|The fresh, new Celebrity Reflection is the last and most comprehensive design of the Solstice-class ships|
The last of the Celebrity Solstice-class ships, Celebrity Reflection, is reaching the final days before she is ready to enter service. The ship was just "floated out" at the Meyer Werft shipyard in Papenburg, Germany, on Monday, August 13. This means the ship is now floating in water - the dry-dock where she was under construction having been filled with water and the ship floated inside for the first time since the first steel was put together.
At the Meyer Werft Shipyard the floating out ceremony is particularly unique because it also means the ship is revealed to the world for the first time, the ships come out from under the steel roof of one of the largest free-standing buildings in all of Europe - large enough to hold several ships under various stages of construction. It is one of the few shipyards where the dry dock construction takes place inside rather than outdoors, most likely because the shipyard is in northern Germany where the weather can be extreme.
The next step in the life of Reflection will be the "conveyance" - the process of moving the ship down the particularly narrow Ems River towards the Atlantic coast of Germany. The conveyance of Reflection is scheduled to take place in about one month - between September 16 and 18. The company also announced that the first crewmembers will be taking residence upon the ship within the next few weeks, even though the ship is not scheduled to enter service until mid-October. The ship will be coming to America to service the Caribbean market starting in early December, 2012.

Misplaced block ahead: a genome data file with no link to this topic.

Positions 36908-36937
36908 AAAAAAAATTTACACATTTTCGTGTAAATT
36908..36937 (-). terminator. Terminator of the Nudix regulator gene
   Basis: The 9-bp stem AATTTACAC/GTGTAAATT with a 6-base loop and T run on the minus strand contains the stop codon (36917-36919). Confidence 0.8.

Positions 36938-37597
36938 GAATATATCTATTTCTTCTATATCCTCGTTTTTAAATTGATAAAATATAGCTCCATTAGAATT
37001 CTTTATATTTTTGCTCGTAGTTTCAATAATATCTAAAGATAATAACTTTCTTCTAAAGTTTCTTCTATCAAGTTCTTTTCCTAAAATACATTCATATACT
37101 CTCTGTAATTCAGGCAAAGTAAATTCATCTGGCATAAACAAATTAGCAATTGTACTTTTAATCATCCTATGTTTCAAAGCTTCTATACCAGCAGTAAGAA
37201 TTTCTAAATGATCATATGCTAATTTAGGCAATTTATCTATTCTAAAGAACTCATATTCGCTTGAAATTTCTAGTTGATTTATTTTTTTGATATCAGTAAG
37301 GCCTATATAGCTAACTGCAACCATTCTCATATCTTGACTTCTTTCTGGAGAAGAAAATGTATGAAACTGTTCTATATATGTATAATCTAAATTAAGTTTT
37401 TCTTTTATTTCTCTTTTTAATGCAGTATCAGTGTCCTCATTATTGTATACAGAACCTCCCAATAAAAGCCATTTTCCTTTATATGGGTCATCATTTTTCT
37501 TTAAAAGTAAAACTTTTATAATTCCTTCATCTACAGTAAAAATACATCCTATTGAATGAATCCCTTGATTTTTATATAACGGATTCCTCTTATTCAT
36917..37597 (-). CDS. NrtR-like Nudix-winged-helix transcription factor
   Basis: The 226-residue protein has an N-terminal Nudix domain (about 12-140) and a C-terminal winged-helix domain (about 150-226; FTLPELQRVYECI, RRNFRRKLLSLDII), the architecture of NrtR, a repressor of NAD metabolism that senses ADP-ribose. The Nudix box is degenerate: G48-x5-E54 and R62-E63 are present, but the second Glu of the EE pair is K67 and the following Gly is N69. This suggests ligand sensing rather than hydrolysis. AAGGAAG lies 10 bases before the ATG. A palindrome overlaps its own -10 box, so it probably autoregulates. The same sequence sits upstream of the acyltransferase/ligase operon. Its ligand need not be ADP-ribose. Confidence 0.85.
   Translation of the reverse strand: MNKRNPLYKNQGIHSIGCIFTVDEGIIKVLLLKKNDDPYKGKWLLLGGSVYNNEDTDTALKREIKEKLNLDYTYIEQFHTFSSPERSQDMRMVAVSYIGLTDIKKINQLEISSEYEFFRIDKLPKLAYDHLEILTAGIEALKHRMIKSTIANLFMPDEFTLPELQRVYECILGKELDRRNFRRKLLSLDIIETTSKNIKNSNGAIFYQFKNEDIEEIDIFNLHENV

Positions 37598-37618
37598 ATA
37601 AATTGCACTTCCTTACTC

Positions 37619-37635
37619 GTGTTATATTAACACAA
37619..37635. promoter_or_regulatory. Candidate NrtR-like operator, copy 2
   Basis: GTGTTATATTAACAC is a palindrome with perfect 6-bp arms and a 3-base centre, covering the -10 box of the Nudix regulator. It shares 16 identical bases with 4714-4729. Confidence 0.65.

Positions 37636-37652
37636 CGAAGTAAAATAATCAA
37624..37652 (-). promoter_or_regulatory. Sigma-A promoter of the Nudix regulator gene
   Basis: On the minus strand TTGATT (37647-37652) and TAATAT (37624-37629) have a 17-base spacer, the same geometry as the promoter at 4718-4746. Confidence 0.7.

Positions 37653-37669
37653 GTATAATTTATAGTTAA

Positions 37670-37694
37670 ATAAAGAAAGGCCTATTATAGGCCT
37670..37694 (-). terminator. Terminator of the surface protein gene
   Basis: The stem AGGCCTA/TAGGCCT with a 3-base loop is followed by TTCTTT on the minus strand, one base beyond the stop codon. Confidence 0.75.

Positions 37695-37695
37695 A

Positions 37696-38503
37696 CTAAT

Now that Reflection is in open view we are getting our first look at the pinnacle of the Solstice-class ships. The shipyard can now attach the funnels and signal mast - the structure made to hold the satellite communication systems on board. Those will be installed with the help of a special crane - and further exterior and interior work will be completed.
Celebrity Reflection will be the largest Solstice-class vessel yet - with an additional deck and 144 extra passenger berths. The total number of permanent passenger berths will be 3030, but there will be room for many extra passengers in existing staterooms. The ship will boast three new classes of suites not offered on other Solstice-class ships - including the massive 1950-square foot "Reflection Suite" with the cantilevered shower to be placed on the corner of one forward deck.